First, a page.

The plot sound pretty innocuous but it packs a mean punch. Like Polanski’s Repulsion, Black Swan shows us the mental deterioration that is occurring in Portman’s character ( Nina Sayers) in her quest for the darkness in her soul.

Nina is obsessed with giving the perfect performance, period. She spends all her energy on getting everything technically perfect and as the White Swan she is just that, perfect. But the director Thomas Leroy (Vincent Cassel) tries to explain to Nina that perfection is not enough, that she needs passion and abandonment for the dual role. He shows her Lily (Mila Kunis) a new member of the ballet company. Lily’s performance shows fire and passion and reckless abandonment. This, he tells Nina, is what she must achieve.

Where this film excels is in showing us why Nina is so repressed.  Her mother, played brilliantly by Barbara Hershey, is scarily obsessed with her daughter and her career. Mother has controlled Nina’s life with the goal of Nina succeeding where mum failed. Mother is constantly reminding Nina that it was her birth that destroyed her career. Little wonder then, that at twenty-eight, Nina is obviously still a virgin.

Nina begins hanging around with the Dionysian Lily in the hope that she can find her own passion. After a night out on the town, the two girls wind up having lesbian sex in Nina’s bedroom. Or do they? As the film progresses, we begin to question what is real and what is imagined by Nina. Some scene we know are real.

The scene where Nina, after being told by her director to go home and “touch” herself, wakes up in the morning and begins to masturbate. As she comes closer to a climax, she twists her head and see’s her mother sitting in a chair by her bed, asleep. Nina’s reaction is one of horrifying embarrassment. Her passion is gone as if she’d been dowsed in ice water and the fact that her mother could have caught her masturbating is mortifying.  This scene we know is all too real and we cringe at the notion of Nina’s almost being caught by mum.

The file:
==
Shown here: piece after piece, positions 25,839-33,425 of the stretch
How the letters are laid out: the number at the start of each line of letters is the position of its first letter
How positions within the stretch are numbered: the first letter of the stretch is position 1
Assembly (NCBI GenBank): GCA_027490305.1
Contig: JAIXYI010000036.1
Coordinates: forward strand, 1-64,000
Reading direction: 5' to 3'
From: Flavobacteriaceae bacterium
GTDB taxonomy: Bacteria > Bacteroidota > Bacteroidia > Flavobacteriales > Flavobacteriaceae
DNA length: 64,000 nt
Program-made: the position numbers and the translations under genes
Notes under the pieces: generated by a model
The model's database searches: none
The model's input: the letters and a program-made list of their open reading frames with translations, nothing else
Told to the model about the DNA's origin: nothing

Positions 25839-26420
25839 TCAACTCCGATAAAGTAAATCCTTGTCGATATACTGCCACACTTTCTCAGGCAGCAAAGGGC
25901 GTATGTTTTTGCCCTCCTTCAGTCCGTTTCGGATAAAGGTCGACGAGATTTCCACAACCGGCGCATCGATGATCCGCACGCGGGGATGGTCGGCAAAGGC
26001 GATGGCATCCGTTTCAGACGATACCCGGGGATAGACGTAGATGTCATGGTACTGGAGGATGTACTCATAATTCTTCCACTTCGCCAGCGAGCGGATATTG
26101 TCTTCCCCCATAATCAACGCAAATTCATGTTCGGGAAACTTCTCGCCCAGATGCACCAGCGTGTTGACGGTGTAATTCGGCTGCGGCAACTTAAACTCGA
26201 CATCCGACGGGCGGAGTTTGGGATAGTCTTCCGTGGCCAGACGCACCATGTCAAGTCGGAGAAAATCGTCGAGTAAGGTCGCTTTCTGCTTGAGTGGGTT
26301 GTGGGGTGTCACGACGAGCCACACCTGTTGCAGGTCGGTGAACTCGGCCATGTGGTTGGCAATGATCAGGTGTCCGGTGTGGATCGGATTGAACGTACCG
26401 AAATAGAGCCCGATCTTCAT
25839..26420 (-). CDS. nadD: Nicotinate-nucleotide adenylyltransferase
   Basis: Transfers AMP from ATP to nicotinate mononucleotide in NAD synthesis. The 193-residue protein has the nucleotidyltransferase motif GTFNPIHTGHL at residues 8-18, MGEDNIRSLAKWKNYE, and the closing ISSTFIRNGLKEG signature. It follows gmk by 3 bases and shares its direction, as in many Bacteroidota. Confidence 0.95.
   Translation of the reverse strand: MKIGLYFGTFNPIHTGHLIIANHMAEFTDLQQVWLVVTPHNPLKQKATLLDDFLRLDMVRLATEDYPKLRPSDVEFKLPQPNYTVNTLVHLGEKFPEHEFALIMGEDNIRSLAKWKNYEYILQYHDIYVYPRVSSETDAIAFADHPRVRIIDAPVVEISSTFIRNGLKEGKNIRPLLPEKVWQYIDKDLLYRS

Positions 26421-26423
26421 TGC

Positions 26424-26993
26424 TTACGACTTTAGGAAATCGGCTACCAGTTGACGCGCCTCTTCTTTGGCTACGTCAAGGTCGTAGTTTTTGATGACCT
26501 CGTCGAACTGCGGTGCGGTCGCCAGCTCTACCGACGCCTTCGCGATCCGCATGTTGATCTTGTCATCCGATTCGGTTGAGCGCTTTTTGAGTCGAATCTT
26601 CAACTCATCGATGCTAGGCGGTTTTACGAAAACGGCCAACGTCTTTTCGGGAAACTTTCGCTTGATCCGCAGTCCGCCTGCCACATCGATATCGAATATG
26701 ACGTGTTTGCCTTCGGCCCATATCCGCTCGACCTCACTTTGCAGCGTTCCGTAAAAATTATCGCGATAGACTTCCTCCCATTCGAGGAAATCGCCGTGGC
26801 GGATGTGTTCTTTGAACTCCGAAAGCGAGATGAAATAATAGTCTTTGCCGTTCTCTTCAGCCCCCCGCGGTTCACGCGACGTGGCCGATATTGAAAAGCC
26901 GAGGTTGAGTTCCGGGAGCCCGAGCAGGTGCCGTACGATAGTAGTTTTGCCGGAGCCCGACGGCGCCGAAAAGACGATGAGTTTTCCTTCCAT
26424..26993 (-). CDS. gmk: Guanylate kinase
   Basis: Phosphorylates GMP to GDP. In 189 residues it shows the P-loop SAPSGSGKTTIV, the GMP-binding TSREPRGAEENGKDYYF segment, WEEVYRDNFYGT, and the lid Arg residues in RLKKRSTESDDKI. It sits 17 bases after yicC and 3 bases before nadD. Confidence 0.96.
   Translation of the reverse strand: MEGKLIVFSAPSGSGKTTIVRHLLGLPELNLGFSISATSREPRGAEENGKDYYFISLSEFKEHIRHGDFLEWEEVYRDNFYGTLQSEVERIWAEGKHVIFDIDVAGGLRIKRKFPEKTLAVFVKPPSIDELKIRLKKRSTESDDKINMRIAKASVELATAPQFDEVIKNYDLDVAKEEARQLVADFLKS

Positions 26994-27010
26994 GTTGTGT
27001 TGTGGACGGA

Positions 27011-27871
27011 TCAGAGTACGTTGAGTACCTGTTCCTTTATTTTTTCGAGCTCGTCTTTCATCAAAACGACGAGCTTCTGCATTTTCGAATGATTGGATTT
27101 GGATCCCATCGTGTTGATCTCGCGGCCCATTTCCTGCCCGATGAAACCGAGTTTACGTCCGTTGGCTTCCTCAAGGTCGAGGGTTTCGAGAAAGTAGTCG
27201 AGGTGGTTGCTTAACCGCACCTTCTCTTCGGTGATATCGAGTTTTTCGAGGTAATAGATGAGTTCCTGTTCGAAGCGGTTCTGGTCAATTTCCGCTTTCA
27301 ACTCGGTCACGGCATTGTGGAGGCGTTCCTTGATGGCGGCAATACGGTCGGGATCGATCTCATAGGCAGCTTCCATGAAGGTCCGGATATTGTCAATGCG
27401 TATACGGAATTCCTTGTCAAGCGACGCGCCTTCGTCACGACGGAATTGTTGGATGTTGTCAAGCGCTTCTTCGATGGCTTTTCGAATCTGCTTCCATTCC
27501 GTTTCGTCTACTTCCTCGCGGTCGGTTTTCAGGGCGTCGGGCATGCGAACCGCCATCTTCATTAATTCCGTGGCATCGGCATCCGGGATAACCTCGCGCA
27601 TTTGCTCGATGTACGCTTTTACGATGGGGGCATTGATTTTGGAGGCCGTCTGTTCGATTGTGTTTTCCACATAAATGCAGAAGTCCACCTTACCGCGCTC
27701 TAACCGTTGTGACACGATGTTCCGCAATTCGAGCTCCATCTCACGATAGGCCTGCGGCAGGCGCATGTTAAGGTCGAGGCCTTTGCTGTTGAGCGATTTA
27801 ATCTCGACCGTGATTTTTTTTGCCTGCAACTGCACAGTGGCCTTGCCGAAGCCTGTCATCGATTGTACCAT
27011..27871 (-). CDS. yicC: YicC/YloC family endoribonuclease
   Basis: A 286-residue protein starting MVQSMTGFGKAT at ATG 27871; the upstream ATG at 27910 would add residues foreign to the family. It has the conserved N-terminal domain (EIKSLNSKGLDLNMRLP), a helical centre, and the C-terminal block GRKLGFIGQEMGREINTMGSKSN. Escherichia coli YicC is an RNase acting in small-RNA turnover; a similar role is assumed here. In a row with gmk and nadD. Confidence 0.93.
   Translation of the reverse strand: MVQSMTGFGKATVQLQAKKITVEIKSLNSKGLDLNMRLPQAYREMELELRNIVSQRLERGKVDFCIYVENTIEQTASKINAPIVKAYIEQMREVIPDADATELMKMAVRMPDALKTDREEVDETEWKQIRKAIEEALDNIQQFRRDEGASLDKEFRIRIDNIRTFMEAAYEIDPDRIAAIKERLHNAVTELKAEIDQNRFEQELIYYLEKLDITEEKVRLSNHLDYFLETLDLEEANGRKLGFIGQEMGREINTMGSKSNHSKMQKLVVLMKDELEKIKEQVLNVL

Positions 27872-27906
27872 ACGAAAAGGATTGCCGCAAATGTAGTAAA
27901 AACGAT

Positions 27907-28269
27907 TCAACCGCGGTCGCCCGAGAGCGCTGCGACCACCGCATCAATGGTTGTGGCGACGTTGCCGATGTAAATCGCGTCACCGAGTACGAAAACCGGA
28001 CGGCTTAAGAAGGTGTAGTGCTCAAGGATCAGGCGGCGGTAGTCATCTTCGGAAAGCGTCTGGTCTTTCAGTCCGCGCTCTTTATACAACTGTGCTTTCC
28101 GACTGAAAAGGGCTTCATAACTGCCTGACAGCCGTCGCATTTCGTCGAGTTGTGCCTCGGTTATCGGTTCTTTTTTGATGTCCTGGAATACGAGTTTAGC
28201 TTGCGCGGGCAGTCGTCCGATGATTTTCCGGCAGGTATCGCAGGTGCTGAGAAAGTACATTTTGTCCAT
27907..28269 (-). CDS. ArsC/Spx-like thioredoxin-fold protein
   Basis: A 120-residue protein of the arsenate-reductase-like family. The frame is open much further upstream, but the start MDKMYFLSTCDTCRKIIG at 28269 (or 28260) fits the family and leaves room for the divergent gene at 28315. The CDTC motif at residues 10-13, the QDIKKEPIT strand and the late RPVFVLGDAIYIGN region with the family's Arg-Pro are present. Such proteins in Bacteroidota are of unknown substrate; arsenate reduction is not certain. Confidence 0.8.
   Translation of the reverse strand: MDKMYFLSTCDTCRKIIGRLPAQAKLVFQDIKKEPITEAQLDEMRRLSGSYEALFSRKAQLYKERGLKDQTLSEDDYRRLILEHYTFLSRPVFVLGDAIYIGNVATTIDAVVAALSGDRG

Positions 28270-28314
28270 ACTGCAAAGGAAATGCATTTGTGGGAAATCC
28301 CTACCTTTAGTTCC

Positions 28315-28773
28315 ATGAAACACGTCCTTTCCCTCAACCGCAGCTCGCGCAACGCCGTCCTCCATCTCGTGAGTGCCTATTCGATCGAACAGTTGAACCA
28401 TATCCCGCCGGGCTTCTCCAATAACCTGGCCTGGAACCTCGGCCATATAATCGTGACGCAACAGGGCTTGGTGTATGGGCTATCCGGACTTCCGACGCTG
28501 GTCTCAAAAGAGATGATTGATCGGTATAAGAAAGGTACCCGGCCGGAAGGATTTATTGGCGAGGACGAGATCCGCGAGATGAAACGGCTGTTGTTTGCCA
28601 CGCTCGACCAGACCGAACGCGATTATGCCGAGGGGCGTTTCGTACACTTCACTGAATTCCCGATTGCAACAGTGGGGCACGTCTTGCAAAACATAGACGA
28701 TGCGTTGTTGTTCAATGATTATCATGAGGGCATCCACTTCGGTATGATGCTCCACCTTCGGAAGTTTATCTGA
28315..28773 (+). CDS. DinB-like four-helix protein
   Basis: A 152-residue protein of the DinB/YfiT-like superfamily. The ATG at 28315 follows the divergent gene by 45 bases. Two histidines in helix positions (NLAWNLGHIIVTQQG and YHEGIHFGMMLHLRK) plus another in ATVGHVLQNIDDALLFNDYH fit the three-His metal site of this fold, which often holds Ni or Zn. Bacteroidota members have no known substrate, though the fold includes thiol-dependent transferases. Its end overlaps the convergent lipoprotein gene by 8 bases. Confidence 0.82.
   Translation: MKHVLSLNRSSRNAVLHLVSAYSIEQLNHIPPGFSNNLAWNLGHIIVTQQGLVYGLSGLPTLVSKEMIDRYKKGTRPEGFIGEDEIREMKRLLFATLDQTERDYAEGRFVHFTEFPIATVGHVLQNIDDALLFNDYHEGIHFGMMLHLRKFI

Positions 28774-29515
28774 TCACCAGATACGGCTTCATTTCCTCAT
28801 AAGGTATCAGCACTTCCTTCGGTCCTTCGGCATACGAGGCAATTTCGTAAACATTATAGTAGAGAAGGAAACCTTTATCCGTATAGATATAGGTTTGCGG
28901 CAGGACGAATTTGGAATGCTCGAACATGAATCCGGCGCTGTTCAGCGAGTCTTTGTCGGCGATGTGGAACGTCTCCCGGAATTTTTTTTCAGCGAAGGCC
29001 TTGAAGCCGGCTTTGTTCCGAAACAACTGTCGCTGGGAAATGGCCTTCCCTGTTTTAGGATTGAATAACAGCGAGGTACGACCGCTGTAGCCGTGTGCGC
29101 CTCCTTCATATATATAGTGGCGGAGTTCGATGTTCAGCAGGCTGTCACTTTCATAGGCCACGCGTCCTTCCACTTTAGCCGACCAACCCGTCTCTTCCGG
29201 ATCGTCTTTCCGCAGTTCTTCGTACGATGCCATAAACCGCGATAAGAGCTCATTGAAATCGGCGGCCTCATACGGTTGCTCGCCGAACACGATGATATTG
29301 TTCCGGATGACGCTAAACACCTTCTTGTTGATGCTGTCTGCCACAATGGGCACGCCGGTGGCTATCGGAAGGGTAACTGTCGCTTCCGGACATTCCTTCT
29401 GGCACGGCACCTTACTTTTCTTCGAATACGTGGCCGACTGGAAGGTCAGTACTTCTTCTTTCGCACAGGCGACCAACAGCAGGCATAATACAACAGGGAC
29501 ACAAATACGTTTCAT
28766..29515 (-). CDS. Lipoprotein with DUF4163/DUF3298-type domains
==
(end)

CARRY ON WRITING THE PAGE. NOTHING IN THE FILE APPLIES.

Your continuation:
Other scenes cannot be real, Nina’s fixation with last years Black Swan,  Beth Macintyre  (played brilliantly by Winona Ryder) with the resultant effect of Nina seeing Beth in her house and during her lesbian sex session with Lily. These sightings can only be in Nina’s mind.

As a psychological horror film, Black Swan hits the nail so firmly on the head, that I was “creeped out” for three days after I watched it. I also took showers for the next three days, I was a bit leery of the bathtub after seeing the movie.

This is a “must-see” film. Set in the world of Ballet, it is about losing yourself and your mind. About what is real and what is not. It’s also about disturbing you and getting under your skin.